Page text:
My mother still wears traditional Vietnamese clothes at home and always cooks us rice and noodles. I must admit I prefer burgers and chips! Although my friends like to visit us I often feel a bit embarrassed by my parents’ way of life. They do not understand Americans and I think I am more American than Vietnamese now. I suppose it is sad for them to have such a strange daughter.
Talk/Lecture 2. Listen to a woman talking about boys and girls in American schools.
In American schools, almost every classroom is a mix of boys and girls. However, it was not always this way. (26) In the past, schools did not teach girls subjects like science and math. (27) In 1972, a law called Title IX was made in America. It gave girls an equal chance at education. Since then, boys and girls have been taught together.
Recently, though, some schools are reconsidering separating classes. This is different than in the past, however. Girls still learn the same subjects as boys. They just study without boys in the classroom. Why? Well, scientists know that boys and girls learn differently.
They also behave differently in the classroom. (28)Boys are louder and more confident. They like to talk and show what they know. In general, girls are quieter. They prefer to listen and think carefully before they give their answers. When boys and girls are together, the boys can be too dominant. Also, (29) boys and girls can bother each other. Instead of thinking about the lesson, they think about each other. In a separated classroom, they behave better and can focus on studying.
(29) Another reason for separated classes is that boys and girls often like different things. For instance, boys prefer stories with action and adventure. In an all-boys English class, the teacher can choose books that will be interesting to boys. This way, they will be more excited about the stories.
(30) Not all the classes are separated – just the main subjects like English, math, science, and social studies. Still, some teachers think that separate education is not good. They worry that boys and girls will not learn how to work well together. Right now, less than six hundred schools are trying separate classrooms. Time will show if it is a good idea or something that should be left in the past.
Talk/Lecture 3. Listen to a talk about body language in American Culture at a student
Hi! I’d like to welcome all of you to the international student orientation at Norwalk College. (31) I hope that your travels from your home country have been easy and that you all are settling in well. I believe I’ve met everyone, but just in case, I’m the director for international student affairs – the person you can come to if you are having problems with your classes, your housing, visas… You are always welcome to stop by my office.
(32) We’ll have several short workshops today and will be talking about some common issues that international students face. The first one that I want to deal with is about communication, and in particular, non-verbal communication.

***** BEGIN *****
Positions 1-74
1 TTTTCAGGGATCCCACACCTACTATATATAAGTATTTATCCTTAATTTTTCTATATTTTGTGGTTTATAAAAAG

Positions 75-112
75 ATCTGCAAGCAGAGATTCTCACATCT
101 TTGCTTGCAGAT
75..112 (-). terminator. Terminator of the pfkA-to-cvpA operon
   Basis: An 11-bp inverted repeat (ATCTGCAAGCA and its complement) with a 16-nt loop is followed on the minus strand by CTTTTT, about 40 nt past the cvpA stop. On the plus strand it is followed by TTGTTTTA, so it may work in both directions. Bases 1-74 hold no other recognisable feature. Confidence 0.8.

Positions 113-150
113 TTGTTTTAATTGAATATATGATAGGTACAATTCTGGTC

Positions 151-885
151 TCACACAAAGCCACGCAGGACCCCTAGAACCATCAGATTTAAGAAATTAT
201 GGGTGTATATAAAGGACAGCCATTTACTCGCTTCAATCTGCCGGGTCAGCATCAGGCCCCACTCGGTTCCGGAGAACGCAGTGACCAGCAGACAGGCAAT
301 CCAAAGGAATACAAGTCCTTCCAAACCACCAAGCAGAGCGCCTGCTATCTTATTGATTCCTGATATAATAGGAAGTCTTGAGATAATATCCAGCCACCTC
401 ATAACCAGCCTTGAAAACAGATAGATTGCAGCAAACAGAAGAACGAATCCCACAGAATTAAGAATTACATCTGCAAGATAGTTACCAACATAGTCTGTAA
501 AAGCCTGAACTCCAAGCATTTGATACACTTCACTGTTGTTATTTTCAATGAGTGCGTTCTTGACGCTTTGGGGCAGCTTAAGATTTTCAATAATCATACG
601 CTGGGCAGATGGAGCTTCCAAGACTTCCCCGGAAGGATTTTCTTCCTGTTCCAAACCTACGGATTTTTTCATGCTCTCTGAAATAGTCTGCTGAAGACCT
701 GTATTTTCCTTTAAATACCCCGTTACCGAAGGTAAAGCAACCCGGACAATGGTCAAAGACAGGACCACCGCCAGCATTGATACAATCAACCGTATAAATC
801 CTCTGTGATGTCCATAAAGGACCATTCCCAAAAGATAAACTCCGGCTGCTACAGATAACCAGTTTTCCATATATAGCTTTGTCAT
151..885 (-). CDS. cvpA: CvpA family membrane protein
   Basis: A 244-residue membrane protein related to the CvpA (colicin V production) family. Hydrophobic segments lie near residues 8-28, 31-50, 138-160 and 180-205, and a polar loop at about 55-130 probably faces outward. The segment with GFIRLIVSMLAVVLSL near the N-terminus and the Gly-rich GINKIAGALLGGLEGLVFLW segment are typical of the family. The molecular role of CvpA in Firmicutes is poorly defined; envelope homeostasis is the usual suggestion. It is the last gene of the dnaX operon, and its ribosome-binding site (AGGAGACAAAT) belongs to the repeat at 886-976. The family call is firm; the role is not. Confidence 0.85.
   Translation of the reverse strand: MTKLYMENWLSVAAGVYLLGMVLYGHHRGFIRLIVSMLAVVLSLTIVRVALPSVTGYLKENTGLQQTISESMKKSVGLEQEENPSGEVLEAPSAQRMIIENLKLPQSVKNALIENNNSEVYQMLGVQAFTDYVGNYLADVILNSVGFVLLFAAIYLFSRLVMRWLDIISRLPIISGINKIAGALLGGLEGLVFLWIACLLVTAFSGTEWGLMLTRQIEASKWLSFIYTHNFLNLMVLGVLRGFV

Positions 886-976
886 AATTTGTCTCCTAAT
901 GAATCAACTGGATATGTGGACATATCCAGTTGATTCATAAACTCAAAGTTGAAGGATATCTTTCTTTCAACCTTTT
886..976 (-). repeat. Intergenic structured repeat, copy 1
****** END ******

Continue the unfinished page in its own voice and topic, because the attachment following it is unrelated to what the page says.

Now all of you have been studying English for some time. You have a good vocabulary, and you probably know all about verb tenses and modals, and can ask directions, and order from a menu. But communication is not only verbal. That is, talking is not the only language we use to communicate. Another way we communicate is through non-verbal communication, or body language.
(33) The term body language means the movements we use and the facial expressions we have (like smiling or frowning), the way we sit or stand, the way we touch or look at someone, the distance we stand from another person. Some psychologists say that more than 60% of our communication is actually done through body language. We do it without thinking, or without ever having been specifically taught what the gestures or expressions mean. The problem is that body language is a little bit different in each culture and this can often cause some problems with communication.
Here’s an example. (34) In many places it may be a little rude or disrespectful to look at another person directly in their eyes as you talk with them, so many international students will avoid this eye contact. But in America, we expect it. We think of eye contact as a sign of honesty and straight-forwardness. American parents actually encourage their children to look people in the eye when speaking. Just imagine a conversation where an international student was trying to be respectful by not looking into the eyes of her American classmate. The American might wonder why her classmate wouldn’t look directly at her, and the international classmate would be wondering why she was being stared at. The end result is an awkward and frustrating interaction.
Here’s another one. (35) Americans shake hands firmly when they greet each other because to Americans, a firm handshake signifies strength and power. But a soft or limp handshake is considered a sign of weakness. In some cultures, handshakes are less common, or a gentle, soft handshake is acceptable. So students need to know that when shaking hands, it’s important to be firm. In America, a “thumbs up” sign – a thumb…